"These survey findings indicate a shifting advisor base between channels, with a lot of activity moving away from the wirehouse firms," Bing Waldert, director at Cerulli, said in a press release.
The drift of advisors away from wirehouses and into the RIA channel has been in place for several years. Cerulli chalks up part of the shift to mergers among the biggest wirehouse firms, which created a lot of restructuring. "Any time a merger takes place, a number of integrations arise, whether it's physically combining offices, or integrating operating platforms and synching technology," said Tyler Cloherty, a senior analyst at Cerulli.
The report said that advisor migration, plus investor mistrust in the wake of financial scandals have whittled down the wirehouses' asset market share by 6.7% since 2007. That's down from nearly 50% before the recession. And now Cerulli is predicting a further 7% loss by 2015.
Certainly, the biggest firms expected to lose some headcount when they began restructuring. The wirehouses decided to cut down payouts and prioritize high-profile teams, while leaving mid-level advisors to seek appreciation elsewhere. But the losses have been greater than management planned, according to Cerulli.
"Wirehouse executives must find a way to cap unintended losses by retaining the most productive advisors," the report said. However, it warned that retention and recruiting bonuses are not the answer, serving only to create an environment in which advisors sell themselves to the highest bidder, and leap to the next highest bidder once their contracts have expired.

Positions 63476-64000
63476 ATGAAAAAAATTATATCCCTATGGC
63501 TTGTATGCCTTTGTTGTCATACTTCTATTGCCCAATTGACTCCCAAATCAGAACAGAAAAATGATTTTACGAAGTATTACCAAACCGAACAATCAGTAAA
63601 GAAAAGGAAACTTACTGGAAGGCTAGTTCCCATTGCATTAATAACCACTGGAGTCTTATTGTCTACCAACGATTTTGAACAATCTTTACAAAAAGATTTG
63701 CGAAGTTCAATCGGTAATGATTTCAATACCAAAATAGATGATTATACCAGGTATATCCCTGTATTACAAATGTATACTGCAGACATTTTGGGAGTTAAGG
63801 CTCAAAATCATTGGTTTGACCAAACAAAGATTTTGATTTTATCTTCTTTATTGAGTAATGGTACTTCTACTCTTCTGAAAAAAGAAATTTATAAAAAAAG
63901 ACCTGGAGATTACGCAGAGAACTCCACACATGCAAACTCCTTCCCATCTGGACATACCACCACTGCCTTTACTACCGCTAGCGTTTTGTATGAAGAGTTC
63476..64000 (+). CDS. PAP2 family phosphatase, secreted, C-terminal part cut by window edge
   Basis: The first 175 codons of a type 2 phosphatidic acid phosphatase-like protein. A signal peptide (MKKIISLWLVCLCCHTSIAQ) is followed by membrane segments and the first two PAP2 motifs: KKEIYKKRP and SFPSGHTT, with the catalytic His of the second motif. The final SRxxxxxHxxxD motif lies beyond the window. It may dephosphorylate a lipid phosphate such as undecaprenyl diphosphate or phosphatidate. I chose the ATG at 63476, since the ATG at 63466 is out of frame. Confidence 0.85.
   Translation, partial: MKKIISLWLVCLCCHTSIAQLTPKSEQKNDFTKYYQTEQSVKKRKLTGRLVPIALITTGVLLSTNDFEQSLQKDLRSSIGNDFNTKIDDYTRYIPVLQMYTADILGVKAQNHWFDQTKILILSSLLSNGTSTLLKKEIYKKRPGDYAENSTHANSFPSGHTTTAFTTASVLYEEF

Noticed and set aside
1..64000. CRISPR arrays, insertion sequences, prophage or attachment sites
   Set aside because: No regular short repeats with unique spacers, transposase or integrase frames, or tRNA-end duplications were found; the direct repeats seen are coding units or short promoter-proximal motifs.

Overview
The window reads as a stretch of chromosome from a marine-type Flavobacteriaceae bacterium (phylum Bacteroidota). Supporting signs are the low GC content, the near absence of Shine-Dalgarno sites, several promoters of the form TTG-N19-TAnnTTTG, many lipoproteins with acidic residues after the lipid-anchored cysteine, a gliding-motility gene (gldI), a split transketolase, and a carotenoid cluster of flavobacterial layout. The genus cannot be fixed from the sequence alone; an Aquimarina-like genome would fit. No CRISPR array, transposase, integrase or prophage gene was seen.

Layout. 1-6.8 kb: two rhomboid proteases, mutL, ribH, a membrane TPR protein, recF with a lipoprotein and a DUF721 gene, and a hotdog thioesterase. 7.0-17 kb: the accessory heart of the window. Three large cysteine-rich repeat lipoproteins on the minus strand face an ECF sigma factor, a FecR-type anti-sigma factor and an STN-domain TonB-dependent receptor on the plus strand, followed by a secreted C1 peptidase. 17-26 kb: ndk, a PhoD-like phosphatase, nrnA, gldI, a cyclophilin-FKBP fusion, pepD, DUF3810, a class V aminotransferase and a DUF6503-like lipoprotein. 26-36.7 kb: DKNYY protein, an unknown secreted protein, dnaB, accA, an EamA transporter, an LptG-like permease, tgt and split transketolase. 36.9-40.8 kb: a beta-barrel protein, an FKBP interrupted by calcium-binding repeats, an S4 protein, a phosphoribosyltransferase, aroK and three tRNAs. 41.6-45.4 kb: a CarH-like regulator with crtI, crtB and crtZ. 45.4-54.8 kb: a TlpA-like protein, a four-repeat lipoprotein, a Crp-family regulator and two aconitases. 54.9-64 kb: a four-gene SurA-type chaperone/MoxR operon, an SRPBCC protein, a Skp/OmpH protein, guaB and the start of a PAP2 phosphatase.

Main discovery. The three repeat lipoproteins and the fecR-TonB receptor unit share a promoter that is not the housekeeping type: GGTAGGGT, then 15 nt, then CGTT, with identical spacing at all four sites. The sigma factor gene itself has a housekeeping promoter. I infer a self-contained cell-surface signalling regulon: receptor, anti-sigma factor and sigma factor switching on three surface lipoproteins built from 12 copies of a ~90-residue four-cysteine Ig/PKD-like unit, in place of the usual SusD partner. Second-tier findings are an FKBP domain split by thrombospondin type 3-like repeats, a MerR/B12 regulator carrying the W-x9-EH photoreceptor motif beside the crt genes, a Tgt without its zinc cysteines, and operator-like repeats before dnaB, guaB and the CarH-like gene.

What's more, as independent channels mature and are increasingly able to match the amenities of wirehouses, their siren song of ownership becomes more tempting. "Executives must refocus on a wealth management centric culture, industry leading technology, flexible employment options for their advisors and resolve their training and hiring issues to fend off the challenges eroding their marketshare," the report advised.
Separately, the report noted that asset managers are having a tough time selling their products across all intermediary channels, thanks to challenges including increased competition and broker/dealer profit sharing concessions. For that reason, some have begun to give wirehouses shorter shrift. And Cerulli is advising them to continue on that path. Specifically, the report recommends that asset managers give extra attention and resources to the channel that has benefitted the most from the movement of advisors: RIAs. The report notes that last year the RIA channel added assets at a rate of 15%, and boosted headcount 3%.
"This channel will continue to be a net beneficiary of advisor transitions and will have the ability to cater to higher end advisors now that established boutiques can recruit by offering products and services that rival wirehouse competitors," the report said.
The annual report is based on surveys with 6,000 advisors across all channels, up from the 1,500 advisors queried for the previous report. It discusses dynamics in the distribution of products across all channels, and examines advisor likes and dislikes, along with behavior towards a range of investment products, including retirement plans, 529 plans, insurance, managed account programs, mutual funds, annuities and alternative investments.